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Thursday, November 08, 2007

frankenstein light switch

[click photo for gallery]

So for a little home-improvement hacking this time, I installed a sweet knife switch to turn on/off the ikea lights i put up in my kitchen.

You can use a switch that has bare contacts like a knife switch as long as the power that is running through the circuit is SAFE - 12 volts or so - and even then, don't short the contacts with a fork or what have you, because it will still make a big spark and scare the children.

Anyhow if you click the button above for the photo gallery, or watch the video below you'll see how I did it - though I didn't explain too clearly exactly how the switch is wired up - all you gotta do is make it so that the switch connects and disconnects the power from the lights. And if you're not familiar enough to do that, DONT TRY, because you probably also won't know if the power you're using is 12 volts or not :P

By the way, did I mention how you should NOT use this kind of switch on anything but a safe voltage like 12 volts? TWELVE VOLTS OR LESS PLEASE.

[ click over there to leave a comment ---> ]
5 pillowblog: frankenstein light switch [click photo for gallery] So for a little home-improvement hacking this time, I installed a sweet knife switch to turn on/off the ikea light...


Anonymous said...


Anonymous said...

Baby, what are we gonna do when the children come? are you trying to harm them? what is this nonsense?

Anonymous said...

is right above a sink the best place to do that? even with 12Volts?

Anonymous said...

12V is harmless. Unless the current gets too high and something overheats and ignites, but that's true for any voltage.

The same approach can be used for controlling 115/230V equipment; the 12V segment (optionally 5V) is then used to control relays that do the high voltage switching.

An even more secure alternative of the former is using solid-state relays with a built-in optocoupler. The current through the exposed switches then can be limited to few milliamps by a series resistor, as then it only drives the LED in the SSR. Locate the resistor as close to the power supply as reasonable, as the part before it will react more catastrophically to an eventual short circuit.

Anonymous said...

Whoa! Hold on! 12V can definitely kill you.

Ever hear of people being electrocuted from a 12V automotive battery? Yup. Especially with moist hands. This is in your kitchen above your sink?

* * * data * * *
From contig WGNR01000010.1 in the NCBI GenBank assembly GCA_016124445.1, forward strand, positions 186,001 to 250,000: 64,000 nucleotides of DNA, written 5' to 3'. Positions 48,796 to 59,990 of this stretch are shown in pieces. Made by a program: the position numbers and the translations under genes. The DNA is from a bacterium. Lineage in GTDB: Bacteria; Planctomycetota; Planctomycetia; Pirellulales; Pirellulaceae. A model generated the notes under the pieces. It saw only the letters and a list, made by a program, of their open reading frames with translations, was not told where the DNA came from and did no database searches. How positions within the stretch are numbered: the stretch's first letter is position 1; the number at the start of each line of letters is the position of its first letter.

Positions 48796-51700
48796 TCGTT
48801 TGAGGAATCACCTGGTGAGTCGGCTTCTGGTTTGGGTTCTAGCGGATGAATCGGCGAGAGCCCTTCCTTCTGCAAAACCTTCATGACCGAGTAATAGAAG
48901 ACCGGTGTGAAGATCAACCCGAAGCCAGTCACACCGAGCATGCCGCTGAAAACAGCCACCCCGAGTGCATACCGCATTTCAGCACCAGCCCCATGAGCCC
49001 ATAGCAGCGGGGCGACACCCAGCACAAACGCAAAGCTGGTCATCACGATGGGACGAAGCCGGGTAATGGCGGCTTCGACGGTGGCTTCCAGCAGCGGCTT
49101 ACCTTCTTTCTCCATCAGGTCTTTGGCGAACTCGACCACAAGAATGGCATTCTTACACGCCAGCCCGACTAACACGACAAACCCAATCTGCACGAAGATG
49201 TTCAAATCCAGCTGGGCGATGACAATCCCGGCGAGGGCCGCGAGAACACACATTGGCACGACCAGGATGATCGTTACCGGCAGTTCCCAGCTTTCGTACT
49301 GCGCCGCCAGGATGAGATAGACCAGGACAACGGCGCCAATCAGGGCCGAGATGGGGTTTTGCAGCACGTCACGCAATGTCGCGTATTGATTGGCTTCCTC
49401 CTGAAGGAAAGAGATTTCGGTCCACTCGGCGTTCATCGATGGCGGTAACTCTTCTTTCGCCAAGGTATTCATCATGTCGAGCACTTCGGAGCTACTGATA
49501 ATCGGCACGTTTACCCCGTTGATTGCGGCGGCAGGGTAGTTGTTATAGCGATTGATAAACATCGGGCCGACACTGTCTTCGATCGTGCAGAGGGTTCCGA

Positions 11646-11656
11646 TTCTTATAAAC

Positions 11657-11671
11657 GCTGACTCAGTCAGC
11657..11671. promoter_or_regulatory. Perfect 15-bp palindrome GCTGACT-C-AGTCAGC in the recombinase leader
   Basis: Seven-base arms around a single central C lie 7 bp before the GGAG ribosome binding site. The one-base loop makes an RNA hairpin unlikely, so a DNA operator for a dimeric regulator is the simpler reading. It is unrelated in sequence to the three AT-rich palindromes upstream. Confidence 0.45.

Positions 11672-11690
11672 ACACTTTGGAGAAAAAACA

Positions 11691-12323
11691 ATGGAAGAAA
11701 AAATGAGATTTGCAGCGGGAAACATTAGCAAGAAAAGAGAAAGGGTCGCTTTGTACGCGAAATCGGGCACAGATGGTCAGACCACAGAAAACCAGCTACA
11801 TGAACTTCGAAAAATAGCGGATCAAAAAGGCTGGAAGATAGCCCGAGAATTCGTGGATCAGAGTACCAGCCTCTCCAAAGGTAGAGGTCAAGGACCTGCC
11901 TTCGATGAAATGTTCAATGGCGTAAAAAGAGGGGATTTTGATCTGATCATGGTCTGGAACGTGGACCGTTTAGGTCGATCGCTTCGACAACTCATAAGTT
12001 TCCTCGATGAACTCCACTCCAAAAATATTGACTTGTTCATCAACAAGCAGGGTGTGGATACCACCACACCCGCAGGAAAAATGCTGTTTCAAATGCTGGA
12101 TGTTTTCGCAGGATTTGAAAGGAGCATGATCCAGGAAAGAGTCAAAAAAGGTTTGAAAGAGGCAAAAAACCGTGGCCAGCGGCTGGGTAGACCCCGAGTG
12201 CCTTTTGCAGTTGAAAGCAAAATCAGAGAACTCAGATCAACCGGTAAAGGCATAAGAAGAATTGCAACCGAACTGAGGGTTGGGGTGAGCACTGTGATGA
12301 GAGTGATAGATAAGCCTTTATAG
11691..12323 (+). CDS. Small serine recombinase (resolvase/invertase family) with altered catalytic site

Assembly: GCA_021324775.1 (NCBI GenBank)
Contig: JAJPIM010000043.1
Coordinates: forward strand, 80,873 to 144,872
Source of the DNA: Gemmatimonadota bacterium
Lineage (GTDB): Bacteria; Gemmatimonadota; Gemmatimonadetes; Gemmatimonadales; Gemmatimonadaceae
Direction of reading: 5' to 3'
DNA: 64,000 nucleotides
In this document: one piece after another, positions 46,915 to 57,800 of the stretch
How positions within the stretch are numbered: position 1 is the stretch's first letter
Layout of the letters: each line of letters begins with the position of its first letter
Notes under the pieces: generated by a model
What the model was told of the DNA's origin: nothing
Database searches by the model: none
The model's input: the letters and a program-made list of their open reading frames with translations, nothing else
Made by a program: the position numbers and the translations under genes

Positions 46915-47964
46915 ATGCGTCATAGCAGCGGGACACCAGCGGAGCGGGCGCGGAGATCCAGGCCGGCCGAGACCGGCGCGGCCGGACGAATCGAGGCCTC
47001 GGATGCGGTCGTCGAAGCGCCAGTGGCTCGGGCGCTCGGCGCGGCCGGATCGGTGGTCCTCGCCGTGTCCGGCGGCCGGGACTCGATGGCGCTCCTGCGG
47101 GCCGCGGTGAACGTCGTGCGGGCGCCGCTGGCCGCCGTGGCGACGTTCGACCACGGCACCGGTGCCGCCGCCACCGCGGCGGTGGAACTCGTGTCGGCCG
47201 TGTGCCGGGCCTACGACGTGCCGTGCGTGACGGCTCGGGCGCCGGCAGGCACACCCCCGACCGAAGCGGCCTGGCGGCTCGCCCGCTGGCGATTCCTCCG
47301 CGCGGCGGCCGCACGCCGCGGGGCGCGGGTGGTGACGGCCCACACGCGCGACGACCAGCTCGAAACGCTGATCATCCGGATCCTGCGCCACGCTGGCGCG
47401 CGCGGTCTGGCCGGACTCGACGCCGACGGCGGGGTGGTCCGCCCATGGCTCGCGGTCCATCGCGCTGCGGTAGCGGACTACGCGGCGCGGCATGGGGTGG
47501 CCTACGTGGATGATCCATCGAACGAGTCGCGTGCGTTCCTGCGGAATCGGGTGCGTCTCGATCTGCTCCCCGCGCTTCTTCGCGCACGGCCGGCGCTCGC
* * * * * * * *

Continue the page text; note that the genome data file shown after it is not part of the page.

I know this looks cool. But, please, for the sake of yourself and your family -- unplug this.

There is a safe way to use the cool knife switch. Accept the advice of the person who suggested an optical relay with a series resistor to limit control current. That way, the switch has almost no power flowing through it, and the relay actually connects the power source to the lights.

Unknown said...

@david cook:
You are right that 12 volts can kill someone - but only at high amperage. Voltage is irrelevant - .5 volts could kill someone and 100,000 volts could not. It is amperage that is dangerous, and im guessing this wall wart puts out a few hundred milliamps or maybe an amp or two, which is harmless.

Unknown said...

@david cook, john:

12v is pretty harmless. The only times I've heard about people getting shocked from a 12v battery are when a ring on their finger and a wrench complete a circuit. You might short the circuit and blow a fuse, but harm to you is unlikely. Of course, electrons are tricky beasts, so protecting the switch from moisture and errant tongues might not be a bad idea.


really, it doesn't take much current to kill you. a few milliamps through the chest is probably enough.

Anonymous said...

Right. A car battery can kill, when you consider 12volts at 100+ amps. Not 12v at 2amps across one hand. Even with two hands, the body produces enough resistance to not allow the ciruit to complete through the heart. Ever use one of those shocker pens or games? Those produce atleast 12v at 1amp.

Anonymous said...

Safety aside, I am wondering why the switch on these (I bought a set myself) is located so close to the tranformer. It makes it difficult to use (I have them in my bedroom as reading lights). Eventually I think I'll install a deicated switched outlet for these cool-looking lights. I concealed my wires w/ some wire molding I bought at Lowes (adding about $12 to the $14 at IKEA)

Michael Fuller said...

"You wouldn't want mainline power here. That would be bad".
Haha classic quote.

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